ITAGAKI Takahiro <[EMAIL PROTECTED]> writes:
> I think we can resurrect his idea because we will scan btree pages
> at-atime now; the missing-restarting-point problem went away.
> Have I missed something? Comments welcome.
I was thinking for awhile just now that this would break the interlock
that guarantees VACUUM can't delete a heap tuple that an indexscanning
process is about to visit. After further thought, it doesn't, but it's
non-obvious. I've added the attached commentary to nbtree/README:
On-the-fly deletion of index tuples
If a process visits a heap tuple and finds that it's dead and removable
(ie, dead to all open transactions, not only that process), then we can
return to the index and mark the corresponding index entry "known dead",
allowing subsequent index scans to skip visiting the heap tuple. The
"known dead" marking uses the LP_DELETE bit in ItemIds. This is currently
only done in plain indexscans, not bitmap scans, because only plain scans
visit the heap and index "in sync" and so there's not a convenient way
to do it for bitmap scans.
Once an index tuple has been marked LP_DELETE it can actually be removed
from the index immediately; since index scans only stop "between" pages,
no scan can lose its place from such a deletion. We separate the steps
because we allow LP_DELETE to be set with only a share lock (it's exactly
like a hint bit for a heap tuple), but physically removing tuples requires
exclusive lock. In the current code we try to remove LP_DELETE tuples when
we are otherwise faced with having to split a page to do an insertion (and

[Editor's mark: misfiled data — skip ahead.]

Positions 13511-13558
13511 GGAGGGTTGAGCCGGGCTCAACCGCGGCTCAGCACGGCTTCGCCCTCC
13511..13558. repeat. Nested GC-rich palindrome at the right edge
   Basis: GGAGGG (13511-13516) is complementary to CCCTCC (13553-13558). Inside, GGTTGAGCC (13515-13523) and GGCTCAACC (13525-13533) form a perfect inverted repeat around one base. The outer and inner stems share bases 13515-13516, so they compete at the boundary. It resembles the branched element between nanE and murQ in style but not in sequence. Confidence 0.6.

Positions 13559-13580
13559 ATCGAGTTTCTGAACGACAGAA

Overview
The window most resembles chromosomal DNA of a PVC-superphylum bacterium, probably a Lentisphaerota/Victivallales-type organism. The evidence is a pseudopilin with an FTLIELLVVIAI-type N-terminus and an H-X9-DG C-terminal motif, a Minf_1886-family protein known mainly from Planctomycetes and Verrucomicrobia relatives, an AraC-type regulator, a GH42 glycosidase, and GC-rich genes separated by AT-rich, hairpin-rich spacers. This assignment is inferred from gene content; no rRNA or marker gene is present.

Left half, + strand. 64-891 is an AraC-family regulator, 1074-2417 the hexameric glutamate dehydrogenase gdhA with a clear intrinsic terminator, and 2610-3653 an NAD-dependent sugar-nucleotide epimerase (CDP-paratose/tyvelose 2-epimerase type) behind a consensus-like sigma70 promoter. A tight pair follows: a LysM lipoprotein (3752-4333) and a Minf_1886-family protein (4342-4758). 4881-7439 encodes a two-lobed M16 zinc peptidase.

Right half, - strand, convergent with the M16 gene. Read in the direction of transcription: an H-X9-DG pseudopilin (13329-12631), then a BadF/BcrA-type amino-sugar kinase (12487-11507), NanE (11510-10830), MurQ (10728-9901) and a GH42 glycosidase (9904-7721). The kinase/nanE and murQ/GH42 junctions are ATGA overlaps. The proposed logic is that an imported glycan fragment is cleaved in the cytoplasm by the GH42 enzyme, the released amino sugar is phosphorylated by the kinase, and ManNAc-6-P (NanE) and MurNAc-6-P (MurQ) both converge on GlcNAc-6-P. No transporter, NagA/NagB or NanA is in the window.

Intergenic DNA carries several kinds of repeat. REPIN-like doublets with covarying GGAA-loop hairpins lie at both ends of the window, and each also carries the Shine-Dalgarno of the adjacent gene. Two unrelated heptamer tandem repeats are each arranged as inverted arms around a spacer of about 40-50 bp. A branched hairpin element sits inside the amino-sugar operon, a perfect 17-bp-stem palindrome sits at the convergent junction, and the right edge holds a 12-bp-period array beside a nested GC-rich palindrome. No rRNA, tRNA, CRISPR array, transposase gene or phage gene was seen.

hence have exclusive lock on it already).
This leaves the index in a state where it has no entry for a dead tuple
that still exists in the heap. This is not a problem for the current
implementation of VACUUM, but it could be a problem for anything that
explicitly tries to find index entries for dead tuples. (However, the
same situation is created by REINDEX, since it doesn't enter dead
tuples into the index.)
It's sufficient to have an exclusive lock on the index page, not a
super-exclusive lock, to do deletion of LP_DELETE items. It might seem
that this breaks the interlock between VACUUM and indexscans, but that is
not so: as long as an indexscanning process has a pin on the page where
the index item used to be, VACUUM cannot complete its btbulkdelete scan
and so cannot remove the heap tuple. This is another reason why
btbulkdelete has to get super-exclusive lock on every leaf page, not only
the ones where it actually sees items to delete.
regards, tom lane
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